Though most of Mitchell's manuscript was burned after her death, a few chapters survived. The last pages of the book — which Mitchell actually wrote first — are framed on the wall at the Atlanta History Center. Click here for a closer look.
Why the secrecy? Why the agreement that if Mitchell died first, Marsh would destroy the manuscript? In the glare of publicity from Gone with the Wind, Mitchell became fiercely private. She refused to get involved in the movie version. She said no to would-be biographers and didn't give autographs. She did not want her working papers to be examined.
"She really didn't believe that any author should be judged by unpublished work," Arietta explains. It seems ironic that Mitchell, who was so careful about historical accuracy in her novel, seemed uninterested in the curiosity of scholars, students and fans clamoring to learn the history of how she created her American classic. Still, the very last pages (the first she wrote and then rewrote) can be seen, in frames along a wall of the Atlanta History Center.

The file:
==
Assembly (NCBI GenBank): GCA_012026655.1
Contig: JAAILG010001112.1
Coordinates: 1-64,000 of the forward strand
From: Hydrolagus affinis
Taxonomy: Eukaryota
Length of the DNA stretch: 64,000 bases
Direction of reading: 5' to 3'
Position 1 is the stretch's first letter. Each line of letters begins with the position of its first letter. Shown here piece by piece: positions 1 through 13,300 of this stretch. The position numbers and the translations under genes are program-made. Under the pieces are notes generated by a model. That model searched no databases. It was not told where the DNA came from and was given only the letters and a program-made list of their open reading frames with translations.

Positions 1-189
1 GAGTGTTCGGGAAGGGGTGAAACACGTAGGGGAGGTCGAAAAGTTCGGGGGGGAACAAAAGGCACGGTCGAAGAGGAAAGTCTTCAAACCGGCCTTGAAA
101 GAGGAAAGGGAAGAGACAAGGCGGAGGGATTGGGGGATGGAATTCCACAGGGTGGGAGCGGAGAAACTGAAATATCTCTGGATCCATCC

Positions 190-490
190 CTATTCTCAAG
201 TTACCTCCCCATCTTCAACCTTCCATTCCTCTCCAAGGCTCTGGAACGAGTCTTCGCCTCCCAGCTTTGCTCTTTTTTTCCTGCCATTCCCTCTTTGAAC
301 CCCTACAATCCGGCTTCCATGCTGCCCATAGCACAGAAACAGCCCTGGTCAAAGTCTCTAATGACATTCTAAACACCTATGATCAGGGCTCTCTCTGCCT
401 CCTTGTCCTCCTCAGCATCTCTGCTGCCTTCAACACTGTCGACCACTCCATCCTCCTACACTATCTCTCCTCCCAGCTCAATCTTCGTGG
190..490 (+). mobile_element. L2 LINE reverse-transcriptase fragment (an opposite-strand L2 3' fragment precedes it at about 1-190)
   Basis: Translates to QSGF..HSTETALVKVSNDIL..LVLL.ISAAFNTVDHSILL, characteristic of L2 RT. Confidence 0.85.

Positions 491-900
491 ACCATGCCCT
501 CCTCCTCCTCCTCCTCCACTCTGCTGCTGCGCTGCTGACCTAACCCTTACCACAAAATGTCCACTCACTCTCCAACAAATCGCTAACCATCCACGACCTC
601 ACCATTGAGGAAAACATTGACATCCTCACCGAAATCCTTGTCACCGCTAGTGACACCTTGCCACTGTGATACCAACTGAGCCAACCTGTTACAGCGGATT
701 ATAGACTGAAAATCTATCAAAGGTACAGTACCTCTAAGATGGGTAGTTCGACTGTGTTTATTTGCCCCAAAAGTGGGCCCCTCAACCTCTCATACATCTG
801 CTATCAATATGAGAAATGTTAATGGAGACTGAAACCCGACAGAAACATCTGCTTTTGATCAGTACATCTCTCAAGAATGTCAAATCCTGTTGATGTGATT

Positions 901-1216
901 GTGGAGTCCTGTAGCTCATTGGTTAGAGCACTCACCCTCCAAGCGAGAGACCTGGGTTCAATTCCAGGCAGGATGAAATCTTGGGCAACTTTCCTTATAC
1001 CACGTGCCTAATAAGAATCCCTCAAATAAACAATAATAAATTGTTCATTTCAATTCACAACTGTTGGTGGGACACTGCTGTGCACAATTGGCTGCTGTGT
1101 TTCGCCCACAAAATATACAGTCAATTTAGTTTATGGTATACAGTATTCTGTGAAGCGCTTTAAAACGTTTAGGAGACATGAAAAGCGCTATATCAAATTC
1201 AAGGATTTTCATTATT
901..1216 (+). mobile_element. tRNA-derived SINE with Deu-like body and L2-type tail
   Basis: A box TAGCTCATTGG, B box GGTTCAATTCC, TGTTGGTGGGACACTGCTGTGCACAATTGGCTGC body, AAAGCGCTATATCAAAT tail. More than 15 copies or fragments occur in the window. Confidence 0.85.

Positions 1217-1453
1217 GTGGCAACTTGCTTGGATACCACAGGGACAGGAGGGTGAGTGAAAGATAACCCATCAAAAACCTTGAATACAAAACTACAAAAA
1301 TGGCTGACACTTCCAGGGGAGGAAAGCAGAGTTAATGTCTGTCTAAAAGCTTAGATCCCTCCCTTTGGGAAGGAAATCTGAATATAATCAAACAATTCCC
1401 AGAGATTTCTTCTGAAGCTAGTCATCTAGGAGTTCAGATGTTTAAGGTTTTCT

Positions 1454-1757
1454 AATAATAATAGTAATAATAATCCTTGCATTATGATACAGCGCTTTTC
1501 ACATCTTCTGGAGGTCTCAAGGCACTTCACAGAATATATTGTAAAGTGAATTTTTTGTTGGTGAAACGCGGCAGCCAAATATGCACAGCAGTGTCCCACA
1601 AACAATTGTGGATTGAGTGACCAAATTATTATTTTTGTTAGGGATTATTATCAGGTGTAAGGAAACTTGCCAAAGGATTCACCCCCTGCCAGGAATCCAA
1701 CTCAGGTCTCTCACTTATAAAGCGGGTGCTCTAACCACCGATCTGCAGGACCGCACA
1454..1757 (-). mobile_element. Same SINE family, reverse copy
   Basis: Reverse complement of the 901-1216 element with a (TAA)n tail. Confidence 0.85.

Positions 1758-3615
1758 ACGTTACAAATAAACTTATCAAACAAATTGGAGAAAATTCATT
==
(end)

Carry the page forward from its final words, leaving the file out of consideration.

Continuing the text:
"I'll think of it all tomorrow at Tara," Mitchell wrote. "I can stand it then. Tomorrow, I'll think of some way to get him back. After all ... tomorrow is another day."
And then, she wrote, "The end."
Excerpt: 'Margaret Mitchell's Gone With The Wind'
by Ellen F. Brown and John Wiley Jr.
Margaret Mitchell's Gone With the Wind: A Bestseller's Odyssey from Atlanta to Hollywood By Ellen F. Brown and John Wiley Jr. Hardcover, 438 pages Taylor Trade List Price: $26.95
As she completed her chapters, she placed them in individual manila envelopes. Gradually, piles of envelopes began to clutter up the living room where she worked. They came in handy to prop up an uneven leg on a sofa and as scratch pads for grocery lists and phone messages. When the piles eventually took over their small living room, she moved some of them to the bedroom and others into a hall closet.